An Idea is Only as Good as Its Audience

Honesty time: There are things that I have written that I think are interesting, worthwhile, or at least present a new take on an old concept. I’m not saying that it’s brilliant, revolutionary, or groundbreaking, but it’s the work I’m most proud of. It’s also usually what sells the fewest number of copies and gets the least love. An idea is only as good as its audience, insofar as you have to give people what they want.

Frustratingly, I have also written things that I am not happy with. It’s derivative, not particularly creative, and borders on pandering. That’s the stuff that tends to sell the best. It hurts my soul. While I am a self-professed hack out of economic necessity, cranking out things quickly and with Roger Corman-like efficiency so that I can pay the bills, that doesn’t mean I don’t have aspirations. I want my work to be good, and original, and to push the envelope in new and interesting directions. That’s not the stuff that’s going to cover my rent.

An Idea is Only as Good as Its Audience

This isn’t meant to throw shade at people who don’t share my tastes. I know that my sensibilities, grounded more in indie film and literary fiction than fantasy, scifi, horror, and superheroes, don’t reflect the roleplaying zeitgeist. There’s a Corman analogy in that, too. While he was banging out profitable low-budget movies, he was also acting as the US distributor of highly regarded foreign films. Corman brought the works of Ingmar Bergman, Federico Fellini, Akira Kurosawa, François Truffaut, and Peter Weir to American audiences. In a ten-year period his company, New World Pictures, won more Oscars for Best Foreign Film than all other studios combined.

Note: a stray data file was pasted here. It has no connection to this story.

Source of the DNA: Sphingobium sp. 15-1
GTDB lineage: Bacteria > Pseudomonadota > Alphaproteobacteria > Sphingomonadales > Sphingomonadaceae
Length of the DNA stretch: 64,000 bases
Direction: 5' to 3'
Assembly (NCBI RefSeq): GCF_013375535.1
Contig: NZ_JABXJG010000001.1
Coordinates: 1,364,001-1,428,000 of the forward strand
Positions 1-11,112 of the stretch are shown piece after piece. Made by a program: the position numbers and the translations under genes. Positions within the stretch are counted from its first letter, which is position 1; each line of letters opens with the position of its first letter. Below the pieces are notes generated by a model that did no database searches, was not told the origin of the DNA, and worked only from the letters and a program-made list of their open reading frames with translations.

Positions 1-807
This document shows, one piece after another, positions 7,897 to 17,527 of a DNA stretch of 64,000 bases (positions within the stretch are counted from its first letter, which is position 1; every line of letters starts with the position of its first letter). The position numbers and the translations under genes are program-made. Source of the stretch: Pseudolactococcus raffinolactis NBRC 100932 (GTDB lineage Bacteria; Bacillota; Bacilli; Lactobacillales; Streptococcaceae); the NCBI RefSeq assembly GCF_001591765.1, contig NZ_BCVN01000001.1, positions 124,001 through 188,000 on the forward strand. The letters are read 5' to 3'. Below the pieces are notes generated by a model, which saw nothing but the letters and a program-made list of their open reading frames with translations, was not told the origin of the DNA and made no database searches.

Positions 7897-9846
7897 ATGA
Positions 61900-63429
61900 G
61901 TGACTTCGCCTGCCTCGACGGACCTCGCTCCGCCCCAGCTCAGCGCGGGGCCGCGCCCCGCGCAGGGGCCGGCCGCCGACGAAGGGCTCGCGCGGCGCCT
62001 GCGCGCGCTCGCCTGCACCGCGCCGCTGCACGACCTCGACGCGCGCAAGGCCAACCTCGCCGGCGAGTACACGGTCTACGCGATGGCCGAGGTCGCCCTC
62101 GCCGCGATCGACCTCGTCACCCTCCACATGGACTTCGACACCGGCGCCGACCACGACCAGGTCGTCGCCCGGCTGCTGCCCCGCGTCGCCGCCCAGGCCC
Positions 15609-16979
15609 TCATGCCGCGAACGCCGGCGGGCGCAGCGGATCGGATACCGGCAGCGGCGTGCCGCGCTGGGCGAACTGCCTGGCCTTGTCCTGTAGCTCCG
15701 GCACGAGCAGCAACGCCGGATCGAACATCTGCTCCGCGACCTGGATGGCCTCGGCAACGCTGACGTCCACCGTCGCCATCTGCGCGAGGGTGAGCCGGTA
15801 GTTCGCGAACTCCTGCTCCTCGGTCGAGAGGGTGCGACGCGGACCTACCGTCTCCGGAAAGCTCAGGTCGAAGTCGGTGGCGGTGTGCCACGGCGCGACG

Like Corman, then, I’m working with two separate audiences. I’ve found the first, and I know how to work with them. I’m still seeking the second, which extends not only to finding them but sorting out how and what to create for them. I still want to do the aspirational stuff. It’s a matter of finding the balance that will make it possible.

About Dancing Lights Press

Dancing Lights Press publishes story games that embrace a minimalist aesthetic in design and presentation. Our print books are affordable, at $10 or less. The 6×9 digest format makes them convenient to carry around. The spotlight belongs on the creativity of the players as they converse and collaborate on plot, worldbuilding, and character development. Roleplaying is an activity, not a book. Our titles are merely part of the delivery system.

You can buy Dancing Light Press products at DriveThruRPG

1 comment / Add your comment below

  1. I understand, and can empathise.
    I’ve thought of doing a folk horror setting for Mythras, but they’re already going down that road with an M R James setting, rather than looking for an original one. Likewise, they’re going to create a pastiche of a superheroes setting – and I’ve no idea how they’re going to play that out, whether the characters are doing all their heroing in Rio, Moscow and London, or in “Brazil City,” “Commie City” or “Englandtown,” or whatever fake copies of New York, Washington, or Seattle that they could come up with – “Gotham City,” “Metropolis,” “Central City,” “Star City?”
    There are so many ideas for settings in my mind, original settings – but I have to work on other people’s settings, if I’m to make any money from writing.

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